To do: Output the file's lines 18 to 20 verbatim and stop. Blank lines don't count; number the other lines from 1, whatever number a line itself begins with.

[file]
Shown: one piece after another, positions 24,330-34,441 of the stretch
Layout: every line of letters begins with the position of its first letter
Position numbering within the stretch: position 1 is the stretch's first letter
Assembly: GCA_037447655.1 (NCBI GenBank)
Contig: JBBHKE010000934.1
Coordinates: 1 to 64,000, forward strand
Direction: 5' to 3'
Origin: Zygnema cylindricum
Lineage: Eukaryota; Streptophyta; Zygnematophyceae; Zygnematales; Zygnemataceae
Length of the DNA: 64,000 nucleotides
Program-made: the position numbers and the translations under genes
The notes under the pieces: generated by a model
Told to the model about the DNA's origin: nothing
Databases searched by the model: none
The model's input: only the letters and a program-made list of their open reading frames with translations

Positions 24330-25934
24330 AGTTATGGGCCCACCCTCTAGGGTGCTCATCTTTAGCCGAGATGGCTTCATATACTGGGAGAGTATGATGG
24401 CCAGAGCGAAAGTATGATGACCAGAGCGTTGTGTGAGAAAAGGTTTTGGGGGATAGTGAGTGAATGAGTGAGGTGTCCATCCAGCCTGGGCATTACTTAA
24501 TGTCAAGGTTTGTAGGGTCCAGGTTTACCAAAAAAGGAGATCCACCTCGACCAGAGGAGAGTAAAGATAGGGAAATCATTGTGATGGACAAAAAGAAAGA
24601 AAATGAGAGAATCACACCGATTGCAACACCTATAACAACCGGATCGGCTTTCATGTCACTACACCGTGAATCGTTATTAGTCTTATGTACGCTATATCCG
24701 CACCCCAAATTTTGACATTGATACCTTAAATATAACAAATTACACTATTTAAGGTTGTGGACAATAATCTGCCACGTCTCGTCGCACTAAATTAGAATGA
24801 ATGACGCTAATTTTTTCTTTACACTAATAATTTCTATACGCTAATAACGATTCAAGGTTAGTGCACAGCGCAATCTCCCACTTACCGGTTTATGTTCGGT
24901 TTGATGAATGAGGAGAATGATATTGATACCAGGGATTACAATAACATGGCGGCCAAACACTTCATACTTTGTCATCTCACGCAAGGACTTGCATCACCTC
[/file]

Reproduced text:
24401 CCAGAGCGAAAGTATGATGACCAGAGCGTTGTGTGAGAAAAGGTTTTGGGGGATAGTGAGTGAATGAGTGAGGTGTCCATCCAGCCTGGGCATTACTTAA
24501 TGTCAAGGTTTGTAGGGTCCAGGTTTACCAAAAAAGGAGATCCACCTCGACCAGAGGAGAGTAAAGATAGGGAAATCATTGTGATGGACAAAAAGAAAGA
24601 AAATGAGAGAATCACACCGATTGCAACACCTATAACAACCGGATCGGCTTTCATGTCACTACACCGTGAATCGTTATTAGTCTTATGTACGCTATATCCG